LESION

Look at those healthy teeth and gums!

AFTER

This amount of plaque/tartar buildup warrants a dental prophylaxis. This is a great time to have the teeth cleaned before further problems develop.

BEFORE

Feline Odontoclastic Resorption Lesions (FORLs)

 

FORLs are a common dental disease in cats. Cells called odontoclasts, which are normally involved in the process of turning over "baby" teeth before the permanent teeth erupt, remain active in the adult cat. They attach to the external surface of the tooth and resorb (i.e. destroy) the root surface. Over time, the root(s) of the teeth are completely destroyed, which is a painful process for the cat. The primary treatment for this disease is extraction of the affected teeth. The prognosis following extraction of affected teeth is good, however affected cats will always have a predisposition to the development of additional lesions.

Dental Radiographs

We perform digital dental radiography with every prophylaxis which allows us to look below the gum line. With this technology we can:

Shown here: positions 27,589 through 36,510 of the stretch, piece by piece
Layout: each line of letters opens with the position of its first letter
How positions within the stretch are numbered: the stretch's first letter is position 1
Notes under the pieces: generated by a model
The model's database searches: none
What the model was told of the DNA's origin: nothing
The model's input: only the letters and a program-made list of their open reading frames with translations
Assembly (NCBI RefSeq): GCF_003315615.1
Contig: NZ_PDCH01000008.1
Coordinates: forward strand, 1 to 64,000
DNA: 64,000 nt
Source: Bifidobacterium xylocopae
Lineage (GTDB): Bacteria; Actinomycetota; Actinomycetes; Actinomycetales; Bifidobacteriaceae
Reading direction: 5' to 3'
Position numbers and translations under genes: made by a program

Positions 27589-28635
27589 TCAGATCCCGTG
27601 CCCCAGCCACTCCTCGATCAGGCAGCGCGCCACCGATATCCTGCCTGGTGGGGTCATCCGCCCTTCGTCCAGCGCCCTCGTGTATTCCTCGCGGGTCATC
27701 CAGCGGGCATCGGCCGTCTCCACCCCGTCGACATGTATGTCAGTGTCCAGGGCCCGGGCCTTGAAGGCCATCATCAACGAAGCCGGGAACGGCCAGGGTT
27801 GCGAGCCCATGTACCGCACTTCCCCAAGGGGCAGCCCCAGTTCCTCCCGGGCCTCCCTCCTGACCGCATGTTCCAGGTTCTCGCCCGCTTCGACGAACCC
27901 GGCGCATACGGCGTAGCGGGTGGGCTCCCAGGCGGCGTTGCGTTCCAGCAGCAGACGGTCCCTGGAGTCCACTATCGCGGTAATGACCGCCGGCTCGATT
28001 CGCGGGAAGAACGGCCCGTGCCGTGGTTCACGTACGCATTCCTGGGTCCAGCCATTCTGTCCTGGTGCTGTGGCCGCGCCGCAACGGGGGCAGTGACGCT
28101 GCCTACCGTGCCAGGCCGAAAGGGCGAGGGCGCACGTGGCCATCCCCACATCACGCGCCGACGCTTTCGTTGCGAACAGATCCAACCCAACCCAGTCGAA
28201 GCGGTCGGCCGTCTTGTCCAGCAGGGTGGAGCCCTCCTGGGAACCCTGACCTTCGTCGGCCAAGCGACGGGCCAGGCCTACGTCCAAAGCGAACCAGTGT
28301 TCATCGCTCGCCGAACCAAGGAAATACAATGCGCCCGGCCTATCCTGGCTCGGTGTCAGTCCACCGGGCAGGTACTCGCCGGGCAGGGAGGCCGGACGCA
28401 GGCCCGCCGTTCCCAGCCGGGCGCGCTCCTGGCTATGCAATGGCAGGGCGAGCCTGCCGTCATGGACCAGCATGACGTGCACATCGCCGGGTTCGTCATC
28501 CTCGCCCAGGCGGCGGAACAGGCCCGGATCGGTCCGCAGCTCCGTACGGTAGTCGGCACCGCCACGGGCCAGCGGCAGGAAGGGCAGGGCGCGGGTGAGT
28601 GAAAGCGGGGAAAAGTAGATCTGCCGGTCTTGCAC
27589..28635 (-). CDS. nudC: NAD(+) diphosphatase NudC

* Detect bone loss around teeth due to periodontal disease

* Examine broken teeth, which can cause abscesses.

* Examine teeth for Feline Odontoclastic Resorption Lesions

* Examine discolored teeth, which is suggestive of underlying problems.

Digital dental radiography allows us to produce an image within seconds rather than minutes with traditional film, which means your pet is under anesthesia for a shorter period of time.

Periodontal Disease

Pets can build up plaque and tartar nearly seven times faster than humans. Without regular cleanings, plaque builds up along and under the gum line, leading to bad breath, gingivitis, tooth loss, and periodontal disease. This can lead to other very serious health issues, such as heart, lung, and kidney disease since it has a direct line to the blood stream. Dental disease can be painful to your pet.

Dental Prophylaxis

During a physical exam it may be found a dental prophylaxis would be beneficial for your pet. This involves general anesthesia, cleaning the plaque and tartar buildup with an ultrasonic scaler, and polishing the teeth afterwards. We are also able to fully examine your pet's mouth for any gingival pockets, compromised teeth, or oral growths.

Routine dental care can keep your pet more healthy overall!

Dentistry / Oral Surgery

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